Know the Rules for Holiday Gift Giving
Tis the season for gift giving. But, know the rules for giving and receiving gifts before you commit an ethics violation.
I remember one young Marine gave our Commanding Officer and Executive Officer a day planner for Christmas. Within minutes, the First Sergeant was discreetly asking someone to search the regulations to see if they could accept the gifts. It is one thing to accept a cookie from the office baker but it another to accept a gift that may be considered by others as “sucking up.”
Below is an easy to read guide to keep you from making a faux pas depending on where you work.
Do NOT give gifts to your supervisors.
- Do not accept gifts from subordinates or other federal employees who make less than you.
- Do not ask employees to contribute toward a gift for an official superior.
- Always be mindful of the possibility that others may view your gift giving as favoritism.
- Be careful someone does not expect a promotion or special assignment because they gave you a gift.
The Exception to the rules – You may accept refreshments, greeting card, or small gift other than cash valued at less than $10 from an employee or coworker. Likewise, employees make accept a gift – not cash – from the public valued up to $20, if all gifts received do not total more than $50 in a calendar year.
Large Corporations – know the rules.
- Consult your Human Resource Department and employee handbook for guidance.
- If gifts are allowed, find out to whom you can give a gift. Know the rules of your office.
- Allow people to opt-out of the Secret Santa or gift exchange. Set a clear spending limit and let people know about it ahead of time.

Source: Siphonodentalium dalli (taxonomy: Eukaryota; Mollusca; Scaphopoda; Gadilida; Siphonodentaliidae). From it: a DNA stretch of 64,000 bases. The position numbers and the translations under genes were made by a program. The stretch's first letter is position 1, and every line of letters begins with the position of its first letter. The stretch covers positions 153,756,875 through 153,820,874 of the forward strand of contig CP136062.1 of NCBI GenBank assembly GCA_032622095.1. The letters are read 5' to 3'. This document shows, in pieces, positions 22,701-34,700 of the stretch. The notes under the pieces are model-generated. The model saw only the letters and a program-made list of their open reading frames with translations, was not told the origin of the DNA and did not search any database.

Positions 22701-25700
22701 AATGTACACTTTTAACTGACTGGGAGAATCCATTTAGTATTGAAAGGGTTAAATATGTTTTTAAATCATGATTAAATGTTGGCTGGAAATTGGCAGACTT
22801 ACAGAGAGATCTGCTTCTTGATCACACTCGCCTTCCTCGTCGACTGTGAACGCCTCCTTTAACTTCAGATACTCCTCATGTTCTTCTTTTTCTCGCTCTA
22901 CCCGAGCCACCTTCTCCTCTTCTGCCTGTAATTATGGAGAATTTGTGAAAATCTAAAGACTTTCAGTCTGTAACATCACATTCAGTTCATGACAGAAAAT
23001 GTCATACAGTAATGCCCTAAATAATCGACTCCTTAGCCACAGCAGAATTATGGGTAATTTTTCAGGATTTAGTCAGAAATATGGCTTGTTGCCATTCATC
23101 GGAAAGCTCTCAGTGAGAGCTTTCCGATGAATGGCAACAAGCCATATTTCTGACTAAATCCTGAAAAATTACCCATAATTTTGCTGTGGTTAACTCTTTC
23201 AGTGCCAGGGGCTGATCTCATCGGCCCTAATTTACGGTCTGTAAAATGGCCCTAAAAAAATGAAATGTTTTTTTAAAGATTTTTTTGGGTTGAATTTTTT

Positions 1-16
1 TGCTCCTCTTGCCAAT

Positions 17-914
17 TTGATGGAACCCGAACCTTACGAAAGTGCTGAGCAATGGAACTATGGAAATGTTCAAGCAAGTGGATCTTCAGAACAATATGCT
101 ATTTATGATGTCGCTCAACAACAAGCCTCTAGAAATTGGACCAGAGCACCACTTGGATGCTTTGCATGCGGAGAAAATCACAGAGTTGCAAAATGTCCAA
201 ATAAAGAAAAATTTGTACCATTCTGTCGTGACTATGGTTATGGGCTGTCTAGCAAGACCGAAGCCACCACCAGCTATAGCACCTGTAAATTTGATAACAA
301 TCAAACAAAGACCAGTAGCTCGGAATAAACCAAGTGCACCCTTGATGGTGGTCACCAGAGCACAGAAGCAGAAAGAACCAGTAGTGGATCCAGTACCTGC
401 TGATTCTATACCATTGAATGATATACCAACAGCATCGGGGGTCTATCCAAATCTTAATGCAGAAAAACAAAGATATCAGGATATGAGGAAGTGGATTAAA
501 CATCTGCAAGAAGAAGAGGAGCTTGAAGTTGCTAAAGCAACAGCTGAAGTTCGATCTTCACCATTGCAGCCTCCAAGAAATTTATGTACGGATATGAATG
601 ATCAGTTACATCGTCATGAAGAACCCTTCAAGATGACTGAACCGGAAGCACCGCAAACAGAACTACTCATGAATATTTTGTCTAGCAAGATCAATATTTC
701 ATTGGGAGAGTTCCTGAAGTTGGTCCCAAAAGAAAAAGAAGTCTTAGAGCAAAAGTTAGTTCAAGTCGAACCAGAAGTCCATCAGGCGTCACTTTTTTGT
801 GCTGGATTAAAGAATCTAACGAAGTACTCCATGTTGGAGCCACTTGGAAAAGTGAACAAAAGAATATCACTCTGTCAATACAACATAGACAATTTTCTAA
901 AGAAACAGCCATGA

- If you receive a gift from a client know if you can keep it and if there are any stipulations on the value of the gift. If you cannot keep the gift due to company ethics policies consult your Human Resources Department on disposal of the gift. Most Human Resource Departments will provide you a list of non-profit organizations to donate the gift. Be sure to send a thank you note and explain the gift was donated. This will let the person know not to send you something in the future.
- Consult your manager or Human Resources Department on whether it is appropriate to send a gift to a client.
Remember to be kind. If you know someone is struggling financially do NOT embarrass the person by singling him or her out and presenting them a gift card, cash, or food box containing a holiday meal in front of everyone.
Small Businesses – often treat their employees like family.
- Ask your supervisor what is the proper protocol for gift giving.
- Pool your spending power if you are buying a gift for the owners. Suggested contribution is $5-$10.
- If it is a small office or workplace if you give to one co-worker you should give to all co-workers. Small businesses thrive on having a cohesive work environment. You do not want to make someone feel unwanted by not giving that person a gift.
Instead of buying gifts for everyone you may choose to bake a tray of cookies or your specialty item for everyone to enjoy at work or take home to share with their families.
Don’t let the holiday gift giving fever catch you unprepared. You do not want to get coal in your stocking. Know the ethical guidelines for gift giving for your place of employment.